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Study to reel in smallmouth bass

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Study to reel in smallmouth bass

May 18, 2007



Researchers with the Pennsylvania Fish and Boat Commission and Penn State University are hoping a pilot study using specially tagged fish will help them reel in data about smallmouth bass fishing pressure and harvest on the Susquehanna and Juniata rivers.


“The objective of the pilot tagging study is to estimate catch-and-release rates of smallmouth bass on the Susquehanna River as well as harvest rates,” said Leroy Young, PFBC Fisheries Management Division chief. “This will give us better information than is currently available on the effects of alternative regulations on the smallmouth bass fishery. The results of this initial tagged fish study will also help us determine if a larger effort along these lines would be worthwhile in 2008.”


The data, coupled with data obtained from a related angler use and harvest study, will greatly enhance the agency’s understanding of the fishery and thus aid it in making future fisheries management decisions. Tagged bass are marked with tags that look like a piece of plastic spaghetti trailing behind the pectoral fin. These tags were specially designed so that bass that are caught multiple times can be reported.


The first time a tagged bass is captured, and an angler intends to release the fish, the angler should clip off the outermost portion of the tag and leave the inner portion of the tag containing duplicate information. Anglers should retain the tag and call the toll-free phone number listed on it. Anglers should not pull the tag out of the fish because doing so may injure the fish.


If the bass is captured a second time, the remainder of the tag can be removed and the fish released. Anglers harvesting bass should be on the lookout for both the spaghetti tag as well as a small anchor button under the skin when filleting fish as they may have taken a bass that was caught and released twice before and no longer bears an external tag. Those finding anchor buttons in harvested bass should also call the toll-free phone number printed on the button.


All tags must be reported no later than December 31, 2007.


The tagged smallmouth bass study is part of a larger research project designed to measure catch, harvest, economic expenditures and angler opinions associated with fishing on sections of the two rivers for the period April through October. The Susquehanna River survey reach extends from Sunbury to the Holtwood Dam near the Maryland border. The survey reach on the Juniata River extends from Port Royal to the mouth near Duncannon.


Creel clerks have already begun to interview anglers at access areas using a statistically structured sampling design. In visiting access areas, clerks will ask anglers about their fish catch and the amount of time spent fishing. Creel clerks will also ask how much anglers spend on travel (gasoline and hotel costs), fishing tackle, and other gear such as bait. Finally, anglers will be asked about their satisfaction associated with fishing and their feelings about public and private access on these rivers. In addition to these on-the-water interviews, airplane flyovers will be conducted three times each week to count anglers and boaters who use the river.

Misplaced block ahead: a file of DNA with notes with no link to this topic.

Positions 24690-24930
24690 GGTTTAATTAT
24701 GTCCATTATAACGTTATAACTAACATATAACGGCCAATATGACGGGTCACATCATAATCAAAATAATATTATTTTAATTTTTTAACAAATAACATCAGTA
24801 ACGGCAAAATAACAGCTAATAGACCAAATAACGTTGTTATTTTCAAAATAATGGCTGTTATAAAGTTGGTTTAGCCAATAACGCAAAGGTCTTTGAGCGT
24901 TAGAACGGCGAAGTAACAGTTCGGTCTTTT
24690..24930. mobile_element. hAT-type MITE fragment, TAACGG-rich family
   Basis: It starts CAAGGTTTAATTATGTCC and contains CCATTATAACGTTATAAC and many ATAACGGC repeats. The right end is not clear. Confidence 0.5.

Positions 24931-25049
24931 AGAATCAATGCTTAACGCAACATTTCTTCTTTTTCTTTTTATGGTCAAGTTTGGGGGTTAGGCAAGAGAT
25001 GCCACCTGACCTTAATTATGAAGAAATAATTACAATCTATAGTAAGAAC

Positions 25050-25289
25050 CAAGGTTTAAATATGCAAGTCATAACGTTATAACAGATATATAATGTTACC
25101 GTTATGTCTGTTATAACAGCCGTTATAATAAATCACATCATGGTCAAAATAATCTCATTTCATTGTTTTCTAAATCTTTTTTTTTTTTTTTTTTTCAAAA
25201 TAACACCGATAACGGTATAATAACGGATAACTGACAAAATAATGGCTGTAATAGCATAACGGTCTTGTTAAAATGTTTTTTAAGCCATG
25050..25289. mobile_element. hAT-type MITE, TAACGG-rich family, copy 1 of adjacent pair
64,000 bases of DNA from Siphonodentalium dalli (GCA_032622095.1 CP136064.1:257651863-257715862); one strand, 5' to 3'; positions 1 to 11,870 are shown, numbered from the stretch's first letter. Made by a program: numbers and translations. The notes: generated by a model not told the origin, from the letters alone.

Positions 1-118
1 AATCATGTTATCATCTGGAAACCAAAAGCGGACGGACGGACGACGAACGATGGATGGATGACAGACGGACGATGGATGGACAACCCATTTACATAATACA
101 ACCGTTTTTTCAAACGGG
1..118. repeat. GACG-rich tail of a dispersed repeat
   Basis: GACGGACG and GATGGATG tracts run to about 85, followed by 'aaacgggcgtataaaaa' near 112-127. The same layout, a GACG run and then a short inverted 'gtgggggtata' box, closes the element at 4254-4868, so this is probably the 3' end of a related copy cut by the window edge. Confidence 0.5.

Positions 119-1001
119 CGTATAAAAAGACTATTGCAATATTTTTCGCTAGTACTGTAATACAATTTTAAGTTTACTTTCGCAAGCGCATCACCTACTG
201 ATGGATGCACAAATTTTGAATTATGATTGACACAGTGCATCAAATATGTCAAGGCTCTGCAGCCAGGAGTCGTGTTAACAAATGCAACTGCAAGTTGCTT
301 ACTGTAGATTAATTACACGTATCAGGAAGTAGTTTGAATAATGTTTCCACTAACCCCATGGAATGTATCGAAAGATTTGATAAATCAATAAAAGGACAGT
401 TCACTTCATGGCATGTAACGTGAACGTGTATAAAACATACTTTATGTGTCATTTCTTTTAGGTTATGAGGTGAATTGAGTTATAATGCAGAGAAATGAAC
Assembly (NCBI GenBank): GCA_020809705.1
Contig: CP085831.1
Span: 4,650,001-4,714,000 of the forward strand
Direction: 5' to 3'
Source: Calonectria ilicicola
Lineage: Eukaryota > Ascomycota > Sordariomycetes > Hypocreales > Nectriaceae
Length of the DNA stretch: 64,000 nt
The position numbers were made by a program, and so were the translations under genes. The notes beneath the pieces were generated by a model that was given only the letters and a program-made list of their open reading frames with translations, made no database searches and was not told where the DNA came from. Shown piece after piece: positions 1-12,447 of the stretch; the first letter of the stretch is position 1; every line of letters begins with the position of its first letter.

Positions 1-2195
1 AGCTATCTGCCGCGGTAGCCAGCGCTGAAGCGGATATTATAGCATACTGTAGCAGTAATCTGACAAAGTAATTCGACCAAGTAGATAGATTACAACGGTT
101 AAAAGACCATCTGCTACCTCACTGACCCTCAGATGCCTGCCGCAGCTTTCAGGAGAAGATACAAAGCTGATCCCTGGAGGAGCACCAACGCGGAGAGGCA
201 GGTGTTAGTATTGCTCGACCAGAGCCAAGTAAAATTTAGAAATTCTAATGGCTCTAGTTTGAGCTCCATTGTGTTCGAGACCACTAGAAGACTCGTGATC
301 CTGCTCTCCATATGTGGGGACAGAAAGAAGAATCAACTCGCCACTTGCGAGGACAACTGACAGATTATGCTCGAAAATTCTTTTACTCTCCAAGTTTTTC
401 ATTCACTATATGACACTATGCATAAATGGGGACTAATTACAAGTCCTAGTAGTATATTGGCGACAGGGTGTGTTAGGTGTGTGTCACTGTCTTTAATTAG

“This is a large scale effort to get important information on what is widely considered to be one of the best riverine fisheries in the nation,” said PFBC Executive Director Doug Austen. “The results of the survey will provide valuable information that can then be used in setting the management directions for species such as smallmouth bass, catfish, walleye, carp, rock bass and American shad.”


The Statistical Consulting Center at Penn State worked with the Commission to develop methods to estimate angler effort over the course of the fishing season.


“The Fish and Boat Commission has really stepped up to the plate on this study because we are using some of the newest technology available,” said Duane Diefenbach, professor of wildlife ecology, and assistant leader of the Pennsylvania Cooperative Fish and Wildlife Unit at Penn State. “We are using some of the same techniques that we developed for the hunter surveys done in the state – flying planes up and down the river counting anglers wading and fishing from shore and from boats.


This research is similar in theory to a three-state turkey study being done in New York, Ohio and Pennsylvania that Diefenbach is also the principal investigator on, working with the Pennsylvania Game Commission and the other states’ resource management agencies. “The state agencies are responsible for collecting and tagging birds, just as the Fish and Boat Commission will collect and tag fish for the bass-tagging study,” Diefenbach said. “Penn State is responsible for data collection and analysis. The Fish and Boat Commission will begin tagging fish in the rivers in late May.”


This is the second large-scale river angler survey the PFBC has undertaken in the past decade. In 2002, Pennsylvania partnered with the neighboring states of New Jersey, New York and Delaware to measure catch and harvest of all fish species on the Delaware River and Delaware Estuary. That survey revealed significant recreational activity on that river. The Delaware River survey documented that approximately 120,000 angling trips occurred on the tidal and non-tidal portions of that river combined from March 17 through October.

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